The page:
Today (Wednesday, 28 January 2015) B’Tselem published its report on the policy of attacking residential buildings in Gaza during Operation Protective Edge. The report addresses one of the appalling hallmarks of the fighting in Gaza this summer: bombings in which hundreds of people were killed – constituting more than a quarter of all of the Palestinians killed in the fighting. Time and again Palestinian families suffered much grievous loss of life. In a single instant, so many families were ruined, with the wreckage of their lives mirroring the devastation of their homes. Hamas made explicit its intention to harm civilians. In contrast, the Israeli government claimed that it acted to prevent harm to civilians in Gaza. Is that the case?
On 12 Jan. 2015, the Civil Administration ordered all 15 families in the al-Ka’abneh community to leave in 48 hours due to “recent incursion into state land”. Att. Shlomo Lecker filed an objection on behalf of the families, who have lived near Wadi Qelt since 1983, after twice being evicted from future settlement sites. The Administration must enable Bedouin communities to maintain their lifestyle, plan independently and build legally, as well as connect them to infrastructure and provide them with basic health and education services.
This morning, Civil Administration bulldozers demolished all structures in the tiny five-family Palestinian community in the northern Jordan Valley. This included the five tents in which the families live, rendering them homeless for the third time since January 2014. The previous demolitions took place in January and February 2014, and in April 2014 the authorities demolished some structures in the community.
Recent months have seen a dramatic rise in Israeli security forces’ use of live 0.22 inch caliber bullets in clashes with Palestinians in the West Bank. The firing of this ammunition is an almost weekly occurrence in the West Bank in sites of protests and clashes. Most of those injured have been young Palestinians, including minors. Yet, in the last two months, one Palestinian woman, at least three photographers, and a foreign national who was taking part in a demonstration were also hit by these bullets. The military commander in the West Bank, Brig. Gen. Tamir Yadai, confirmed that the military had adopted a policy of firing live ammunition at stone-throwers.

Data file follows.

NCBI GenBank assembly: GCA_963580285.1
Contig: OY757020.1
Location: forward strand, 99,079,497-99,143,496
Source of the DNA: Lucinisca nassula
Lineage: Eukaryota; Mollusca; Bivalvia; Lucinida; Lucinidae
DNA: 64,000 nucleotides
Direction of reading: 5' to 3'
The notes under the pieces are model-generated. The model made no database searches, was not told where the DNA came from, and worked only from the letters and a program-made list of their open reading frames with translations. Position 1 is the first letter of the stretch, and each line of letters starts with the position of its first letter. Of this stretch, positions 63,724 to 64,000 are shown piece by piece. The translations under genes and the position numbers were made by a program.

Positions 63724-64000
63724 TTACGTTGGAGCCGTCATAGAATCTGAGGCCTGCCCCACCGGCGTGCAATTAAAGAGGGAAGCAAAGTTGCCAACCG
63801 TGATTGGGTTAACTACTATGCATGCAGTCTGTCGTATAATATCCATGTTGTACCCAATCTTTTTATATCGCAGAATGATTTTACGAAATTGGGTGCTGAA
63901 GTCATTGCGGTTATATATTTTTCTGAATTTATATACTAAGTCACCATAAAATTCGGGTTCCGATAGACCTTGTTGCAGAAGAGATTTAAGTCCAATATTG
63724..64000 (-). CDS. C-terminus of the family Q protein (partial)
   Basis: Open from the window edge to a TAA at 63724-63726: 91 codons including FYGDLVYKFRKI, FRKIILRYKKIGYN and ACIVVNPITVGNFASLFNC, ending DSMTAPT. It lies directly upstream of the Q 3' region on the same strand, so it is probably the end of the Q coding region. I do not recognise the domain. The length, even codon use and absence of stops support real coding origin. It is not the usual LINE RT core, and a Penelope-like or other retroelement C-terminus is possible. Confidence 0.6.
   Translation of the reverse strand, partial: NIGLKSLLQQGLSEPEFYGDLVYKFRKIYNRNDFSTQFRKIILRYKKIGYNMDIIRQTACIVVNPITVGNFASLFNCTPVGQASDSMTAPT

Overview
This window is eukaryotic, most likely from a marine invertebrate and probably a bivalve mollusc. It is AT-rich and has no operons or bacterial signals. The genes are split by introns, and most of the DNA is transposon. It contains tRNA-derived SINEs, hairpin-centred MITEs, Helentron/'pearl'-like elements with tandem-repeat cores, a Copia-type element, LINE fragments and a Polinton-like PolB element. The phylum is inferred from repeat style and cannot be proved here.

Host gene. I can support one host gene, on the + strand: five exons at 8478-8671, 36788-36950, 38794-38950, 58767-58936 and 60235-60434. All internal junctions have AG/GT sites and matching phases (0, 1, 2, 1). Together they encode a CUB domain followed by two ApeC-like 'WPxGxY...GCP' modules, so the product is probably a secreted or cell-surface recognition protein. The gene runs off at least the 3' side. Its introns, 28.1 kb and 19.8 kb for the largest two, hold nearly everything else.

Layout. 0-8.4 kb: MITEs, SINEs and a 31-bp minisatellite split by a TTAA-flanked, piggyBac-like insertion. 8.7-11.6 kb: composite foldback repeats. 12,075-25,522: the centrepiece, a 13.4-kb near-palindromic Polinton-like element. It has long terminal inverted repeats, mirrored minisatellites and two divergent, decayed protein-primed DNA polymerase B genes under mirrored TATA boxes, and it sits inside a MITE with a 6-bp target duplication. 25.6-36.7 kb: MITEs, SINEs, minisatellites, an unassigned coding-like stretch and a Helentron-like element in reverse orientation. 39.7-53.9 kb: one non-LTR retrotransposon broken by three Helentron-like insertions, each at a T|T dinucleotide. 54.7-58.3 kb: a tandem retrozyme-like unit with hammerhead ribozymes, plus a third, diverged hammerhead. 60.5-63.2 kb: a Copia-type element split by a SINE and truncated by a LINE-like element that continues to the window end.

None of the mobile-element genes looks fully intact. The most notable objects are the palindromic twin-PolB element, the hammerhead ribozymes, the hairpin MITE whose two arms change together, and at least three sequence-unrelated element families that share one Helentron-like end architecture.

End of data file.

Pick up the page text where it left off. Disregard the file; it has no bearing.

Day in and day out, the Palestinians of Khirbet Susiya see the solid, permanent housing of the settlement of Susiya (est. 1983). Although there has been a Palestinian village in the area since the 19th century, the Israeli military displaced the residents from the original site of the village, declaring it an archeological site, and does not allow any construction whatsoever in the present location. In the face of the raging winter storm, this injustice is more blatant than ever. This is what weathering the winter in Susiya is like, as in dozens of other Palestinian communities in Area C that Israeli authorities are trying to displace. Nasser Nawaj'ah, B'Tselem field researcher in the Southern Hebron Hills and a resident of Susiya filmed scenes from the storm.
On 1 Jan. 2015, with clear forecasts of an impending storm, the Israeli military and Civil Administration demolished the tents of five families in Khirbet Um al-Jamal, the Jordan Valley. Thirty individuals, including 22 minors, were left exposed to the elements, yet authorities did not arrange for alternate housing. The Red Crescent and the PA provided replacement tents, but these do not offer adequate shelter from the rain. Israeli human rights NGO MachsomWatch supplied plastic sheeting to weatherproof the tents. Last Feb. we reported the demolition of all structures in this community by Israeli authorities.
Muhammad Sabah, B’Tselem field researcher in Gaza, has been hard at work documenting life amidst the ruins left in the wake of this summer’s fighting: “The fighting during the Operation Protective Edge made it practically impossible to get around Gaza to document events as they unfolded. For the past three months, B’Tselem’s 3 field researchers in Gaza have been carefully going through the Gaza Strip, following up on reports one neighborhood at a time, one house at a time. We take pictures of formerly vibrant, densely populated neighborhoods that have been reduced to rubble. We meet people living amidst the ruins... (click to read more and view the photos)
2014 was a terrible year. It was one of the cruelest and deadliest in the history of the occupation. After so much killing, devastation, pain and suffering it is natural to want to “get back to normal”. We must not get back to normal. That “normal” is morally reprehensible. It is deadly, guaranteeing the very opposite of peace and justice. For the millions of Palestinians living under occupation, that “normal” means living a practically defenseless existence in the face of a constant threat of harm. Human rights violations must never become the norm – not after 47 years, not after one hundred.
On 23 Dec. 2014, a confrontation developed between Palestinians and soldiers near the Carmei Tzur settlement, which lies on land owned by Palestinians from nearby Beit Umar. Palestinians threw stones at soldiers, who responded with crowd control measures. An attack dog brought there by soldiers attacked a Palestinian teen, who was taken to hospital from there into custody. B’Tselem reiterates its demand that the military cease the reprehensible use of attack dogs.
B'Tselem's Executive Director Hagai El-Ad in an op-ed in +972 Magazine: A Jerusalem judge acquits an Israeli man who broke through an West Bank checkpoint into Palestinian-controlled territory, ruling it unacceptable for an Israeli citizen to be discriminated against on the basis of religion. (Arab — but not Jewish — citizens of Israel are allowed to enter Area A.) Yet the ruling is meaningless to the vast majority of West Bank residents who face discrimination on a daily basis.